Gautam, the Bardiya Red Cross president, says, “We need better early warning system as climate change poses more serious threats of extreme weather events.”

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One Comment to “Nepal at Risk as More Extreme Weather Events Loom”

  1. Tom Harris says:

    It is incorrect to say “The United Nations International Panel on Climate Change (IPCC) has unequivocally stated that climate change is already causing extreme weather events.”

    The lack of a climate change/extreme weather connection is one of the few areas of agreement between the United Nations Intergovernmental Panel on Climate Change (IPCC) and the Nongovernmental International Panel on Climate Change (NIPCC—see http://www.nipccreport.com). In 2012 the IPCC asserted that a relationship between global warming and wildfires, rainfall, storms, hurricanes, and other extreme weather events has not been demonstrated. The NIPCC report released in October states that “In no case has a convincing relationship been established between warming over the past 100 years and increases in any of these extreme events.”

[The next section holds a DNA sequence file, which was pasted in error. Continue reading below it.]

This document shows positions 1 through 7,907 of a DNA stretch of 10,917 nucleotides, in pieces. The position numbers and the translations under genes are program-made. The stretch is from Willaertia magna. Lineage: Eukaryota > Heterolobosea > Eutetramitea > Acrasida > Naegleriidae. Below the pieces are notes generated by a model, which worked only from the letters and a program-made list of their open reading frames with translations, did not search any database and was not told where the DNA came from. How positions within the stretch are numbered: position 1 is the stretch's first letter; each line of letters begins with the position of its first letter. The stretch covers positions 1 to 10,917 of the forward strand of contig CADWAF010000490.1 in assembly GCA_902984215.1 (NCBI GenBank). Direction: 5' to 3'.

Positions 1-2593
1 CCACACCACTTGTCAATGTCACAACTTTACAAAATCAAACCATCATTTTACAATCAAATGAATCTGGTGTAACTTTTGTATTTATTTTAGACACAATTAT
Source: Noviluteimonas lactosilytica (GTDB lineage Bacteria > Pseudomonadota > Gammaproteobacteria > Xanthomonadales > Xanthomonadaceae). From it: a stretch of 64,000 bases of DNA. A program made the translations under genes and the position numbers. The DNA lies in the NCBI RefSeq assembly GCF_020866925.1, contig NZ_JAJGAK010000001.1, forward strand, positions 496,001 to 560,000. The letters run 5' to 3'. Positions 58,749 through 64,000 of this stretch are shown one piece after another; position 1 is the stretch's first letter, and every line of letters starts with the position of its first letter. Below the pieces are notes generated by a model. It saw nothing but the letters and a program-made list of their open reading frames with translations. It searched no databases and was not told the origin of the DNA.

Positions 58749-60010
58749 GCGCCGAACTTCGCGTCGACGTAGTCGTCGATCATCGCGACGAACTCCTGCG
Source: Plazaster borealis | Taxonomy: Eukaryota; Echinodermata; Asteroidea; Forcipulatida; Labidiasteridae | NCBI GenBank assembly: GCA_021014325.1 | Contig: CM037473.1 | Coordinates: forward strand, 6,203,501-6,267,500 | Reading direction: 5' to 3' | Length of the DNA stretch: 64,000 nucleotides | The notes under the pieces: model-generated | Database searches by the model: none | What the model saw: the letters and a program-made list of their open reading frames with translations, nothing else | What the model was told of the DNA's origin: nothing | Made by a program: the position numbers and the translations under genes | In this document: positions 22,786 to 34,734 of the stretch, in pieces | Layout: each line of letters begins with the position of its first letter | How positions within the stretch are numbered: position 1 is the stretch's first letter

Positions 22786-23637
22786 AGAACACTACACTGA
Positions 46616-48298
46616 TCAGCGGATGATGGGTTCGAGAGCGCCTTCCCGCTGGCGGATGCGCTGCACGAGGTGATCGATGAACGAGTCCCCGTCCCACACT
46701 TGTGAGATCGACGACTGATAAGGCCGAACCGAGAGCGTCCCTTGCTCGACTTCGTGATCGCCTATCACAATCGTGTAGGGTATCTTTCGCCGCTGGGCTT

The results of the mistaken idea about the climate change/extreme weather link is tragic. Of the approximately 1 billion US dollars that are spent globally each day on climate finance only 6% of it goes to helping people adapt to climate change today (ref: Climate Policy Initiative, San Francisco),. The rest goes to trying to stopping what might happen decades from now. This is giving more value to people yet to be born than those suffering today due to the impacts of climate change. This is immoral.

    Sincerely,

    Tom Harris
    Executive Director
    International Climate Science Coalition (ICSC)

    http://www.climatescienceinternational.org